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Meeting #124:
THE BEATLES • Abbey Road
50th Anniversary Deluxe Edition
or a remix according to GILES MARTIN

Record label: Apple Records| Universal Music JAPAN
Release date: September 26th 1969
Re-issued: September 27th 2019


ABBEY ROAD album by The Beatles, released on September 26th 1969, only in stereo, on LP. In 1987, the first official version of Compact Disc was released, and on 09/09/2019, the first digital REMASTER was released for sale. On the 50th anniversary of the album's original release, a REMIX was presented. We compare three digital versions of this album.

bbey Road is the eleventh album of the Beatles and the last one that they recorded. It just so happens that the last album released by the Big Four was Let it Be and it was remembered as the "farewell" album. However, this does not change the fact that the Abbey Road, presented on September 26th 1969, is the band's best, musically most mature release.

Fifty years later its new, remixed version was released. In addition to the basic material that was originally published, we received discards from the recording session and demo materials on the other two CDs. The whole was repeated on a Blu-ray disc, which included two separate surround mixes - standard 5.1 and Dolby Atmos, as well as a high-resolution stereo version. The main engineer responsible for the sound was Sam Okell, and Giles Martin, son of the original producer of the album, George Martin, supervised the process as the producer. However, this was not his first Beatles adventure or the first remix of their album.

| REMIXING THE BEATLES – the beginning

Until 1987, all Liverpool Four albums existed only in analogue form - primarily as LPs, but also on ¼’’ tapes, cassette tapes and 8-track cartridges. It wasn't until the end of that year that the entire catalog was released on CDs. The reason was quite simple - money. Over the years, the record label, Capitol Records, did not agree to renegotiatee the percentages of royalties from the media sold for the two living Beatles and two widows.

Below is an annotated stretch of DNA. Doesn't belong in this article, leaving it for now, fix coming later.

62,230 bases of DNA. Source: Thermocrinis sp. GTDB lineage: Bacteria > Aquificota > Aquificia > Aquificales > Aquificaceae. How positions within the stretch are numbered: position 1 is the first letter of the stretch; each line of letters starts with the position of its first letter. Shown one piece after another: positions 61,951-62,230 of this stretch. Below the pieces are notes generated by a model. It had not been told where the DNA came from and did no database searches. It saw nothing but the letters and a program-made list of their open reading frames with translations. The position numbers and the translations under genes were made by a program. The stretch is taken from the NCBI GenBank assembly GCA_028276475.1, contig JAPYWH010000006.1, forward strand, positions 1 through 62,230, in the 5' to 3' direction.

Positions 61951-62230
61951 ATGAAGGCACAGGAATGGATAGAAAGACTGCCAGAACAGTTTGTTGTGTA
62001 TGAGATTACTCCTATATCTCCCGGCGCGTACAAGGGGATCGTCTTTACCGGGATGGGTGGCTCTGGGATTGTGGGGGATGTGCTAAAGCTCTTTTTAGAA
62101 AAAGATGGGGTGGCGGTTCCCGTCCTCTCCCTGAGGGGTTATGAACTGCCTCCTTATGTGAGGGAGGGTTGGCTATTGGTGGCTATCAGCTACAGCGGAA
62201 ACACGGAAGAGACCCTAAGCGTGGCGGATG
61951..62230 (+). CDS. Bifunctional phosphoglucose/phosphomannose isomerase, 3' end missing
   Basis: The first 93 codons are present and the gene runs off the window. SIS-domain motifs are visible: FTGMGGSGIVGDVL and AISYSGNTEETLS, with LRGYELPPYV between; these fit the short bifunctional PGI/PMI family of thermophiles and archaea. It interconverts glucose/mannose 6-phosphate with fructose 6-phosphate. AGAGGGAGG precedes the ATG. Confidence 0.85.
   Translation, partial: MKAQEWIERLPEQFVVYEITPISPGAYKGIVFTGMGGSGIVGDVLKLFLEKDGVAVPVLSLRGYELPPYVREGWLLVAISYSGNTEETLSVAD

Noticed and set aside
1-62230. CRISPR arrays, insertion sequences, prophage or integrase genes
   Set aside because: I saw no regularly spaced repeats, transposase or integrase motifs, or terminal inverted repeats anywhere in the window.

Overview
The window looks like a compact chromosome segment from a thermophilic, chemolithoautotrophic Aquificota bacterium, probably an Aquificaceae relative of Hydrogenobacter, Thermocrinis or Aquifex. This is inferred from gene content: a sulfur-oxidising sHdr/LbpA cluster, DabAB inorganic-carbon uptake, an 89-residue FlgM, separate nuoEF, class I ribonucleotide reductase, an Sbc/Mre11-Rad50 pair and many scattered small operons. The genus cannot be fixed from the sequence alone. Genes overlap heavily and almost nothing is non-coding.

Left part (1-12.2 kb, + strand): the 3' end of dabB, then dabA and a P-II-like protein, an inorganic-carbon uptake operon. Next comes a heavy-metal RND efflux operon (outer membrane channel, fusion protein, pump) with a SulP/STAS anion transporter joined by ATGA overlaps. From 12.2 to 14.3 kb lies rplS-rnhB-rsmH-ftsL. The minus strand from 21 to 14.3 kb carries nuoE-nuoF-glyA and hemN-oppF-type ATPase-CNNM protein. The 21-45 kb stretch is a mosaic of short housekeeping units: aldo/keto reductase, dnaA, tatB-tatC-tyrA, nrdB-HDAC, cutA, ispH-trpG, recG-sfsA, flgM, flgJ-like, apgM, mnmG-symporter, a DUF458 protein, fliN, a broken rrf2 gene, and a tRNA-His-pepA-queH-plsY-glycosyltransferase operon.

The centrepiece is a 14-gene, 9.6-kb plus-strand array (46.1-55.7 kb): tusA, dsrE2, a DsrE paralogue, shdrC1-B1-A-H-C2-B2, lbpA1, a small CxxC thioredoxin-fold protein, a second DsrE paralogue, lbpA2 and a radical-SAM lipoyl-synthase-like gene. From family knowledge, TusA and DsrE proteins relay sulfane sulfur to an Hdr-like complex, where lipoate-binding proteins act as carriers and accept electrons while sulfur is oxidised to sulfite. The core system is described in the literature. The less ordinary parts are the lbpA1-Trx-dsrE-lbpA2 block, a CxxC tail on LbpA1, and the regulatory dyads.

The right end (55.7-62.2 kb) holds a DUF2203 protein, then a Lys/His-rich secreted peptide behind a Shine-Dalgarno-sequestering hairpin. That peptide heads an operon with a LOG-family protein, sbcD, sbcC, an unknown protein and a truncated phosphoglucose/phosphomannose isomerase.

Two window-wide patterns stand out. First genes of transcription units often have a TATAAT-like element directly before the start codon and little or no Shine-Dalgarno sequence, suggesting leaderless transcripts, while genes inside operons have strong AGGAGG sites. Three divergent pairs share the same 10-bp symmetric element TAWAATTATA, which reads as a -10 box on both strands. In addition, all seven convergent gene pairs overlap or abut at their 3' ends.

Finally, it worked out, which was the only reasonable solution given the forecast revenues. The first Compact Discs were released on February 26, 1987. These were albums from 1963, Please Please Me, With the Beatles and two from 1964 A Hard Day's Night and Beatles for Sale.

As George Martin told Billboard, the publisher insisted on preparing stereo versions of the 1964 records. Sir Martin was not happy about that. He says that they were recorded on stereo tape, but only to make mixing vocals and instruments easier. So he wanted them to be released in the original form, i.e. in mono, the more that there was no time for more elaborate work on the material. The deadline for the digital masters was set for December 1986.

In the same interview, Martin mentions that while preparing the next three albums, which originally also had their stereo, official version, he decided not so much to prepare their digital master as to remix two titles: Help and Rubber Soul. As he says, "I haven't touched Revolver, though." And next:

I returned to the original four-track tapes - we are already in the stereo releases times - and these early stereo versions were not very good, even if we consider that I prepared them myself. In those days I was only learning myself, same as others. I didn't change them, the overall arrangement of everything is the same, even all the bizarre choices that are on the Rubber Soul. But I cleaned the sound a bit, so listening to this material on CD now, you will hear it more like you could pick it up in those days.

„Billboard” 1987, Volume 99, No. 10, March 7, p. 88


To understand well what we are talking about, I need to add a short explanation of the process that results in music recordings. It is divided into three main parts: